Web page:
Is the Nordic diet for you? It’s a great question, and one that you’ll need to decide for yourself. Some of the foods on the list may not be completely familiar to you, such as elk meat and seaweed. On the other hand, you may already be eating root vegetables, oats, and salmon. As with any type of diet or eating plan, one of the keys to success is making it work for you. Learn more about the types of foods and arm yourself with recipe ideas, then give it a try. To be on the safe side, talk over any eating plan before you start it with your doctor or dietitian. Changes in food type and amounts can impact your blood sugar levels, and you may need to adjust any diabetes medication that you take. Also, checking your blood sugar more than usual at the onset of a new eating program is a good idea.

To learn a little more about the Nordic diet, visit these web pages:

http://nutrition.about.com/od/changeyourdiet/fl/Go-Scandinavian-with-the-Anti-inflammatory-Nordic-Diet.htm[2]

http://www.prevention.com/food/healthy-recipes/nordic-diet-recipes[3]

http://www.academia.edu/9552978/Guidelines_for_the_New_Nordic_Diet[4]

Or, look into the book The Nordic Diet: Using Local and Organic Food to Promote a Healthy Lifestyle, by Trina Hahnemann.

In the meantime, skal (which means, “to your health”)!

Endnotes:
  1. Mediterranean diet: http://www.diabetesselfmanagement.com/diabetes-resources/definitions/mediterranean-diet/
  2. http://nutrition.about.com/od/changeyourdiet/fl/Go-Scandinavian-with-the-Anti-inflammatory-Nordic-Diet.htm: http://nutrition.about.com/od/changeyourdiet/fl/Go-Scandinavian-with-the-Anti-inflammatory-Nordic-Diet.htm
  3. http://www.prevention.com/food/healthy-recipes/nordic-diet-recipes: http://www.prevention.com/food/healthy-recipes/nordic-diet-recipes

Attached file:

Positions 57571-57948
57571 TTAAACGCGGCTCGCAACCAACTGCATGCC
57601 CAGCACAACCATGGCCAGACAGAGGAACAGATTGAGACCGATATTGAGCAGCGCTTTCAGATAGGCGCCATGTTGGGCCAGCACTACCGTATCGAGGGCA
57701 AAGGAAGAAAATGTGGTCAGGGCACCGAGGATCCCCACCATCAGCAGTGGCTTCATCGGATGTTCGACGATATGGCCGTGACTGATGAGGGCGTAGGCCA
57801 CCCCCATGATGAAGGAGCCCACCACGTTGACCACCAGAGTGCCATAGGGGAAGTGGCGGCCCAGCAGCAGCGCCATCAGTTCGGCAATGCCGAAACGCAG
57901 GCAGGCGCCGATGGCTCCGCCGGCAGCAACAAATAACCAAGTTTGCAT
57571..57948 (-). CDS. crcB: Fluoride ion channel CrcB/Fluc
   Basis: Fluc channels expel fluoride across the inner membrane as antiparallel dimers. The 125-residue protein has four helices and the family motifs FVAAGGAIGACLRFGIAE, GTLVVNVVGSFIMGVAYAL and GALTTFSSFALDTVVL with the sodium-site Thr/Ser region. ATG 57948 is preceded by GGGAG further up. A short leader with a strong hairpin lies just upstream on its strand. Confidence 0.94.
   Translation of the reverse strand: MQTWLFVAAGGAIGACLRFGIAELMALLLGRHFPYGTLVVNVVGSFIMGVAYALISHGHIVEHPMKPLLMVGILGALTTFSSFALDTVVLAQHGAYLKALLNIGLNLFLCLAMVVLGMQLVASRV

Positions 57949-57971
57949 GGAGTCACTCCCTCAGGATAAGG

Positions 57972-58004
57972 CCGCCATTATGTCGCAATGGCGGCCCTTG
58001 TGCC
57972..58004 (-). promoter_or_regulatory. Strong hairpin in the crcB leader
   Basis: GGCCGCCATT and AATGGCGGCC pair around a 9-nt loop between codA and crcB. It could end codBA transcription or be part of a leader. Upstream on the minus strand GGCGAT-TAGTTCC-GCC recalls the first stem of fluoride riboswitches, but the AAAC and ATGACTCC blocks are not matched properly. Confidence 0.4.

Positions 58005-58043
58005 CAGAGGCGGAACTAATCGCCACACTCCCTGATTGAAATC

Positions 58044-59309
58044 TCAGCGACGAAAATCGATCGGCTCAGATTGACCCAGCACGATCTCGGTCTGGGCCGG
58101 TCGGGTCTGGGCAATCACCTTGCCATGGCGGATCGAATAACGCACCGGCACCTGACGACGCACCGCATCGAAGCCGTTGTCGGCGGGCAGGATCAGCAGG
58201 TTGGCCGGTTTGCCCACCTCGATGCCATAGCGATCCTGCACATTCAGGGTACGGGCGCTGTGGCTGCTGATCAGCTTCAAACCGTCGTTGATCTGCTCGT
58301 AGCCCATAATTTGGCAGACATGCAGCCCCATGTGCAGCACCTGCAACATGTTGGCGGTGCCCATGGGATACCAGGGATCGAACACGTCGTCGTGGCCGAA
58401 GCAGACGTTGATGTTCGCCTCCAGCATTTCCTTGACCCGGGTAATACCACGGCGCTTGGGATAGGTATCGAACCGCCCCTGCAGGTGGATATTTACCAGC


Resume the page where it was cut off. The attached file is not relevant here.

4. http://www.academia.edu/9552978/Guidelines_for_the_New_Nordic_Diet: http://www.academia.edu/9552978/Guidelines_for_the_New_Nordic_Diet

Source URL: https://www.diabetesselfmanagement.com/blog/make-room-mediterranean-diet-theres-a-new-diet-in-town/


Amy Campbell: Amy Campbell is the author of Staying Healthy with Diabetes: Nutrition and Meal Planning and a frequent contributor to Diabetes Self-Management and Diabetes & You. She has co-authored several books, including the The Joslin Guide to Diabetes and the American Diabetes Association’s 16 Myths of a “Diabetic Diet,” for which she received a Will Solimene Award of Excellence in Medical Communication and a National Health Information Award in 2000. Amy also developed menus for Fit Not Fat at Forty Plus and co-authored Eat Carbs, Lose Weight with fitness expert Denise Austin. Amy earned a bachelor’s degree in nutrition from Simmons College and a master’s degree in nutrition education from Boston University. In addition to being a Registered Dietitian, she is a Certified Diabetes Educator and a member of the American Dietetic Association, the American Diabetes Association, and the American Association of Diabetes Educators. Amy was formerly a Diabetes and Nutrition Educator at Joslin Diabetes Center, where she was responsible for the development, implementation, and evaluation of disease management programs, including clinical guideline and educational material development, and the development, testing, and implementation of disease management applications. She is currently the Director of Clinical Education Content Development and Training at Good Measures. Amy has developed and conducted training sessions for various disease and case management programs and is a frequent presenter at disease management events.